You might already know that Chris Strouth often Makes No Sense at All with his contributions to Gimme Noise. But he also makes interdisciplinary art and music under the handle Paris1919. His latest performance piece, titled Safe as Houses, is an ambitious gathering of creatives for the purpose of exploring what security truly means and where to find it, and continuing from where his Antarctica piece left off.

The Kickstarter-funded multimedia performance turns the New Century Theatre into an enormous dollhouse, and masked dancers are dolls directed by choreographer Deborah Jinza Thayer. With vocals by Blue Sky Blackout's Christian Erickson, Wits' Janey Winterbauer, Mayda and Alan Subola (the Vibro Champs, the Bad Companions), Paris1919's ensemble will score the 40-person, interdisciplinary mélange. Gimme Noise pointed a few questions at Strouth and he shot a few entertaining answers back.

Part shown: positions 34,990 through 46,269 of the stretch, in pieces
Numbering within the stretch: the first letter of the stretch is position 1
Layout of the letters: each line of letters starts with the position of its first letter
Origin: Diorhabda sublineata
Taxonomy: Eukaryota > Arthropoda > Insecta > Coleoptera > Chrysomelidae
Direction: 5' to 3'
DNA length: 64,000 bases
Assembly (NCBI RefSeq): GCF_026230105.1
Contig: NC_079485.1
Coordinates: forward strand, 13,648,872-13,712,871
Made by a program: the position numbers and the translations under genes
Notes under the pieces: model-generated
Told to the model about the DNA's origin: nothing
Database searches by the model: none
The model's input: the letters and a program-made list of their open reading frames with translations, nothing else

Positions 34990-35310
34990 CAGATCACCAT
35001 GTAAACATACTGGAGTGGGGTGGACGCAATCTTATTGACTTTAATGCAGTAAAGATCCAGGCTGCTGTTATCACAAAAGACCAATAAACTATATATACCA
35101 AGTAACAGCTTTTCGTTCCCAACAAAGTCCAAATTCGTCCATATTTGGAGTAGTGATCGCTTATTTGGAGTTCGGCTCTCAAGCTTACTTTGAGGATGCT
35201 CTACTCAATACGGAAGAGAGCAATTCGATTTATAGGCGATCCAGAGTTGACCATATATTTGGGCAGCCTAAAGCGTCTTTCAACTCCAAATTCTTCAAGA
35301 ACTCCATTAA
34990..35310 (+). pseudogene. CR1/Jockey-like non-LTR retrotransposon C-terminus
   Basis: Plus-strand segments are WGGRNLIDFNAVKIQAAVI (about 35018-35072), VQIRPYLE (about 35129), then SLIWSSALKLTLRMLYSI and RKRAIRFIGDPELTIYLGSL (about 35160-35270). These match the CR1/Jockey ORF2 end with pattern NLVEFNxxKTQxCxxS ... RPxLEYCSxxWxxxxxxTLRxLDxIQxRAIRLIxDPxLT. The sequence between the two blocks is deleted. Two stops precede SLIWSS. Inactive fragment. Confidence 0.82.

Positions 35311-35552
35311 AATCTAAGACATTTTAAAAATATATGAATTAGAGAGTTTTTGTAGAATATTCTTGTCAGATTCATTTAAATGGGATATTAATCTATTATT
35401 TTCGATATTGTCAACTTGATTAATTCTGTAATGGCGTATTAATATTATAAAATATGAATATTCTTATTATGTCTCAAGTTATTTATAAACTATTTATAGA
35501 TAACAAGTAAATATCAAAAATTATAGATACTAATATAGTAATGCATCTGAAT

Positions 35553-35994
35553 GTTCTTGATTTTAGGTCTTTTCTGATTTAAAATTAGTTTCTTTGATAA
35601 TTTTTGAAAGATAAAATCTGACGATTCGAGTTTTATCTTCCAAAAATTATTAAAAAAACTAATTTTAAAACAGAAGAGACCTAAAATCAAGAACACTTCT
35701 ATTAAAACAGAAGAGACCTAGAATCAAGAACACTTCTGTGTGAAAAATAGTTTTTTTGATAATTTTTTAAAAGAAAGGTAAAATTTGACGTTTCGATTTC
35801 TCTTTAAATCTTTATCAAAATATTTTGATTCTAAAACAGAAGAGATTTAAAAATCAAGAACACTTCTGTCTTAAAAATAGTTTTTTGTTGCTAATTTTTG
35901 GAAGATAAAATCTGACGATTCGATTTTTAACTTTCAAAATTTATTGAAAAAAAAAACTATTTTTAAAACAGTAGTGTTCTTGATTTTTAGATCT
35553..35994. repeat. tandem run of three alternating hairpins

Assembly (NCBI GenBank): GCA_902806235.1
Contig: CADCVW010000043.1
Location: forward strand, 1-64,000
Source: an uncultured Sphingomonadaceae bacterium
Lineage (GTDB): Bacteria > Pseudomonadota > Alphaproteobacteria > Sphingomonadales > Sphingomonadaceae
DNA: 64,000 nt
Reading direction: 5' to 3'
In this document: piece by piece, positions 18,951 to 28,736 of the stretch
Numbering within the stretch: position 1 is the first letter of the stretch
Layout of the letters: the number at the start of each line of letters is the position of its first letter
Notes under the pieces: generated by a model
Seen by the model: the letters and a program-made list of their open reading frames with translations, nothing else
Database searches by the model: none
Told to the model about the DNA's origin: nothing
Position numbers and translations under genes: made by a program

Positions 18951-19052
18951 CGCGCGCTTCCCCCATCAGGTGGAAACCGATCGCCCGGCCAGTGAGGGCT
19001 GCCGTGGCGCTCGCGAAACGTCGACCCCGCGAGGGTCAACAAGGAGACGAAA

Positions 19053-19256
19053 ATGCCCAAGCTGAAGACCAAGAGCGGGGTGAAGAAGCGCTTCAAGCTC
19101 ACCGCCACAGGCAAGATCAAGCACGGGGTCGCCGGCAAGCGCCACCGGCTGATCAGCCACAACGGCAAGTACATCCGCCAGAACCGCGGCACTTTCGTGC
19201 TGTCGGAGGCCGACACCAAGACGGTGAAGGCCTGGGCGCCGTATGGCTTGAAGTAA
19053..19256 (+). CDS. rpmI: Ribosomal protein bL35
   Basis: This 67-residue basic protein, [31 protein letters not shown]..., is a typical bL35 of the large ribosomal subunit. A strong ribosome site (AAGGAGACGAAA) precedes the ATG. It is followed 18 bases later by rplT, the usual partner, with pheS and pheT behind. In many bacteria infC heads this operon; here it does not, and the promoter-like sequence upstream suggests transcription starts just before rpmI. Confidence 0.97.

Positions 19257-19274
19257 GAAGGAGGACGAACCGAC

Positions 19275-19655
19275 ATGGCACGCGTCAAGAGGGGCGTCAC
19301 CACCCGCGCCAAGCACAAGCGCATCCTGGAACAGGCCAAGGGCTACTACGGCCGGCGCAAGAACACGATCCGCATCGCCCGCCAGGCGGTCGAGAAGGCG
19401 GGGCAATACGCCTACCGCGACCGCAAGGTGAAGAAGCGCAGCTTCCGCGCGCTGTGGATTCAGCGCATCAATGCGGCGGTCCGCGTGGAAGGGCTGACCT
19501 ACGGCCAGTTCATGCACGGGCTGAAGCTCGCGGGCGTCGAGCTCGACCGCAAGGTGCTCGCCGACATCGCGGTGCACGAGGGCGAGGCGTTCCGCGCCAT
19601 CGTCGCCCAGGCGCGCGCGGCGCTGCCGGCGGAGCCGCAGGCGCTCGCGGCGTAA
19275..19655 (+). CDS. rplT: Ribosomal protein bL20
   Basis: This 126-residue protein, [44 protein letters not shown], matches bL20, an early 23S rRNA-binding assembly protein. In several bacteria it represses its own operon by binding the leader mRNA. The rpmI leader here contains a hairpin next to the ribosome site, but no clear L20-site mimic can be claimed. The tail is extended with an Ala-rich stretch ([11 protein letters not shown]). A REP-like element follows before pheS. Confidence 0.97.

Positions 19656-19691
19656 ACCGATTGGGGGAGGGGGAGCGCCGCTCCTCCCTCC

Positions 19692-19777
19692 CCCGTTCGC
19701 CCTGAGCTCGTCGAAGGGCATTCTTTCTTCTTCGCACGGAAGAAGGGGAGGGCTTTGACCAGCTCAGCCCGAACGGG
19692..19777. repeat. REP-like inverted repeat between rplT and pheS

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Remembering DJ Man-X: Three friends pay tribute

Categories: Q&A
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Via Facebook
DJ Man-X

Thomas Spiegel, AKA DJ Man-X, was one of the originators of house music in Minneapolis. His famous House Nation Under a Groove party series began in New York City, and when he moved to Minneapolis in the late '80s, he continued the events at the 7th Street Entry. At the time, this kind of music was really only played in Chicago, Detroit, and New York, but Spiegel and his collaborators helped start a large underground scene here in Minneapolis, which still carries on today.

Sadly, Spiegel passed away in late 2012, but his musical legacy lives on today, both literally and in spirit. In the literal sense, local techno DJ DVS1 acquired his entire collection of more than 25,000 records, which have worked their way into his sets in all corners of the world. In the spiritual sense, his take on what made a good party good are still important parts of the house and techno scenes here today, 25 years later.